Langford loves to say that no one should be able to tell someone what they should not be able to accomplish (forgive me mayor as I did not take great notes during the session today, I was enjoying the WiFi access from council chambers). Nowhere is that more evident than with regards to the pending increase in taxes and business licenses. While I believe that we should make one more effort to work regionally, a conversation with one of my best friends reminded me of a philosophy that’s worked in the past.

There is a need to improve the perception of the city. Whether we like it or not, that change in perception is going to cost money. The state of Alabama is not known for its support of taxes, but guess what – because we play some of the lowest taxes in the country, it’s hard for us to compare ourselves to other cities since their tax base, in particular their property taxes, are in an entirely different league. We have expectations for our city that carry price tags that are quite exorbitant. It would be like wanting the amenities associated with a Ritz Carlton at a Motel 6 price. Many of our perceptions come from the driver’s or passenger seat of a car doing 60 MPH (OK, maybe a little faster) on our area’s highways. How often do you spend your time outside – truly outside? Away from a car, your home, a restaurant, etc.? I’m guessing it would probably be somewhere around 1 hour a day. Maybe if we spent our time outside and took a look at things from a different perspective, we’d see what could happen…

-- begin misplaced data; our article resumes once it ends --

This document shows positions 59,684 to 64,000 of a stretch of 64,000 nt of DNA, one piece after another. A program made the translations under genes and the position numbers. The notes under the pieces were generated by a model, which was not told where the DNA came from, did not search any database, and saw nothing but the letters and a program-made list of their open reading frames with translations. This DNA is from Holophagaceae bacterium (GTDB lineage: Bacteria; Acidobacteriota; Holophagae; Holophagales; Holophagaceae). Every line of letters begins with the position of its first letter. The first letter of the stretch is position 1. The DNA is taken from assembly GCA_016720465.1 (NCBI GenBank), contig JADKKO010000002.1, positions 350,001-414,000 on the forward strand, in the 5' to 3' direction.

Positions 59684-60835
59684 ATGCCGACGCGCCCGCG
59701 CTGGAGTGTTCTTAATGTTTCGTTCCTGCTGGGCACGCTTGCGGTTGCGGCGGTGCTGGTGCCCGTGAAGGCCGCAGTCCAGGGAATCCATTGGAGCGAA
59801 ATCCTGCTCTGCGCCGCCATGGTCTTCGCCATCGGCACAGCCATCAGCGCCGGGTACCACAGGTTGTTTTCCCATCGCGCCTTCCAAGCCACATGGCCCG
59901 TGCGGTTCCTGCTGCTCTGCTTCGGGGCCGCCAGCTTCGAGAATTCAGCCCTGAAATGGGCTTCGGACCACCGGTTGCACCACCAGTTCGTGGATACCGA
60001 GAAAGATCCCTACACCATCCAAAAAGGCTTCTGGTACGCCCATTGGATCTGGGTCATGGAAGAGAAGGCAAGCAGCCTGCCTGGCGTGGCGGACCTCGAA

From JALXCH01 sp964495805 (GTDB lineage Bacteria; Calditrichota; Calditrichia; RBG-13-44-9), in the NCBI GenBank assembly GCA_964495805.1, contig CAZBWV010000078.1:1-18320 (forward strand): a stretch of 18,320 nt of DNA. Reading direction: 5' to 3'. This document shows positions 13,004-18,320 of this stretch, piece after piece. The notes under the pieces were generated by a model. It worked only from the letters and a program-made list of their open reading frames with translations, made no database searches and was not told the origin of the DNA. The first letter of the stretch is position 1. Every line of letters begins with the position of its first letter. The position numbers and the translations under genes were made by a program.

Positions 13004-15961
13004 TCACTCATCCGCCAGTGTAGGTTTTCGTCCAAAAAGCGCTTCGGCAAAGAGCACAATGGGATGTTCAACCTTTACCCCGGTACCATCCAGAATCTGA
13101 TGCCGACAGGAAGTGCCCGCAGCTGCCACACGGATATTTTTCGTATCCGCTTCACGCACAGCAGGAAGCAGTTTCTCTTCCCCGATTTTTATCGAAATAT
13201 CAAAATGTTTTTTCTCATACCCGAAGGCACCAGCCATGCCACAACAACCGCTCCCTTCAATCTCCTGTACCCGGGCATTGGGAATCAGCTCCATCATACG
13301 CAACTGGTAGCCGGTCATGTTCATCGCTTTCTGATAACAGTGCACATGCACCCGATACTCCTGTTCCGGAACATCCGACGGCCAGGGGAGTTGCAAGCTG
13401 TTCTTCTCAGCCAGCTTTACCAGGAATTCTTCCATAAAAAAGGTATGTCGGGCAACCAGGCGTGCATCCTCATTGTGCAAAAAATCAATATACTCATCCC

I’m not sure if the Chamber’s executive committee did the right or wrong thing with regards to wanting to see things happen. While potential increases would affect few of them, their motivation was pure frustration about the perception of the city from outsiders and visions of what their city could look like if all of the items identified in the mayor’s plan are implemented. They’ve wanted to see something happen for a long time. The need for change and progress is enough to take a chance – to do something.

People want to be proud of this city. The majority of folks are very proud of this city. The time may finally be here to make sure that everyone else knows how proud we are, or to convert a few more folks over for the cause.